The work of Vancouver artist Graham Gillmore could attract curious writers just as easily as it attracts art lovers.
Whether he creates a painting, panel or sculpture, words figure heavily and have so for years.
Gillmore says that when he attended Emily Carr University of Art + Design in the early '80s, German neo-expressionism convinced him to paint figuratively.
"That was the flavour of the month. It became kind of tedious after a while to explain what things were supposed to look like," he says.
"I still wanted to follow a narrative and a story behind the work, even though I wanted to make abstract paintings. Using language enabled me to tell stories and be quite specific about the direction of the story, while maintaining an allegiance to non-representational art."
His large painting Ploy (2003) is part of the permanent collection at the Audain Art Museum, and captures this style. He has received many emails from people who have become fans of his work after viewing it.
"They say it mystified them and opened their eyes up to the possibilities of what image-making can be all about," he says.
Asked where the source or inspiration came from for Ploy, Gillmore says he pulled the language he used from a stack of mail-order-bride catalogues.
"It was an endless amount of fun to go through those," he says.
"There are a bunch of voices in Ploy that are operating simultaneously. Some of them contradict each other; some are oblivious to each other. It's about subjects looking for love and companionship.
"It was one of the first pieces when I started weaving the messages. There are vertical and horizontal lines, you're following one and then you get derailed."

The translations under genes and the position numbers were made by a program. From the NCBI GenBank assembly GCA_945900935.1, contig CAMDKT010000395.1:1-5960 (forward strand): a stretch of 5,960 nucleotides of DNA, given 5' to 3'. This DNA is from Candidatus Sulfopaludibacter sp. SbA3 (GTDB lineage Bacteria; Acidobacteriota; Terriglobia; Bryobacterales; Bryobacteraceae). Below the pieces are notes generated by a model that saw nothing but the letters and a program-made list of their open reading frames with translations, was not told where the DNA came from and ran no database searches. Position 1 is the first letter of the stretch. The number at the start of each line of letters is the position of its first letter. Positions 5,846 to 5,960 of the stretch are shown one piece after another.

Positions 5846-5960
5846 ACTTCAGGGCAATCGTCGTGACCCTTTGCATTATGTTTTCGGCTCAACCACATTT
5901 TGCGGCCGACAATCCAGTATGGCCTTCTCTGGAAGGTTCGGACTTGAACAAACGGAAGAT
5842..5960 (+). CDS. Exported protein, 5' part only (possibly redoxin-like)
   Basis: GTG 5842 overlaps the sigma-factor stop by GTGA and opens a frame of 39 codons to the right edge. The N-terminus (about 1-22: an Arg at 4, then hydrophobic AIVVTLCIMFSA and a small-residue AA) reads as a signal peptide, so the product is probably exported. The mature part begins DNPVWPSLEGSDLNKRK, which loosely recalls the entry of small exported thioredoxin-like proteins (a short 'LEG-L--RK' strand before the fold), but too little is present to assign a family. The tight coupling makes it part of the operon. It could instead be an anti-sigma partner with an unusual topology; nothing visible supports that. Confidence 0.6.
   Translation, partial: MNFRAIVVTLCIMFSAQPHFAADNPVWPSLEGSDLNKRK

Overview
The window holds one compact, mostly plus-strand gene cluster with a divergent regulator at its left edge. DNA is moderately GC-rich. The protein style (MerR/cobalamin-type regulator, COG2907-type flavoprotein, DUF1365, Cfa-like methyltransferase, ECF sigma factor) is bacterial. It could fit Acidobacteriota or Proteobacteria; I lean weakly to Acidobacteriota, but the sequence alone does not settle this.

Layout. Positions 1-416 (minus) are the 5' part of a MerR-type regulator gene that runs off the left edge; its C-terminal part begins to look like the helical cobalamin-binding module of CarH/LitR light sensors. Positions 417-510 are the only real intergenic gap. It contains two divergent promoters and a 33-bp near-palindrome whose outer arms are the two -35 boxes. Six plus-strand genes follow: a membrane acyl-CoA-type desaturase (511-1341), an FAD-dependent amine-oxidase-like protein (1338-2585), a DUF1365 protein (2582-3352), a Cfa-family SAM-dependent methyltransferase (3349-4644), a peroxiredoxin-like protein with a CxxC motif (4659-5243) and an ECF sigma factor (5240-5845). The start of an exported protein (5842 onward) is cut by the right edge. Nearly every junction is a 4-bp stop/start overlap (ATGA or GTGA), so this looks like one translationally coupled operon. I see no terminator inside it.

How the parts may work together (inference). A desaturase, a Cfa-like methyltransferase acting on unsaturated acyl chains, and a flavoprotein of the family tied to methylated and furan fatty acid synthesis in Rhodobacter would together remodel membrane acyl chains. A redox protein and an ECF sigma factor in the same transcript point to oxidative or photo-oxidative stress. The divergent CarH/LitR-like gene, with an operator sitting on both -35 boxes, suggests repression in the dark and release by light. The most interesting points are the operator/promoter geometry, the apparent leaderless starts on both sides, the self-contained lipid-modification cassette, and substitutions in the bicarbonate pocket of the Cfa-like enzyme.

Gillmore gives the next hour-long "Meet Our Artists" talk at the Audain on Saturday, Sept. 2, at 2 p.m. Entry is free to museum members, or included with the purchase of admission.
Talking about art is not something he does often.
"I don't get the chance to do this very much. Whenever I am asked to speak, I usually do it. I feel obligated to share some of my stories, but painting is a practice that is sometimes hard to talk about," Gillmore says.
"I think a lot of painters would say the same, though some are so erudite that it blows my mind."
While perhaps "isolated" is too strong a word to use, most painters certainly work in solitude, he adds.
"It's one of the main reasons I became a painter. I like being alone in a big white room!" Gillmore laughs.
"That's also why I've kept my practice fairly simple. I make a lot of work, and I am able to make a living at it. It's not that I exhibit everything I make, but I find myself needing to go through the motions, through the act of creating something to figure it out — the experiential thing that happens on the canvas, paper or panel."
Asked if his process of creation is organic, Gillmore says that he does plan his work out in advance, "or I would never get anywhere."
He adds: "The exciting parts of what I do are the accidents and the unexpected turns, the backfirings and visions."
Gillmore will be exploring his career and approach to art during his talk, and will show around 50 images of past creations from different points in his career.
"The idea will be to walk viewers through how forms, ideas and concepts evolve," he says.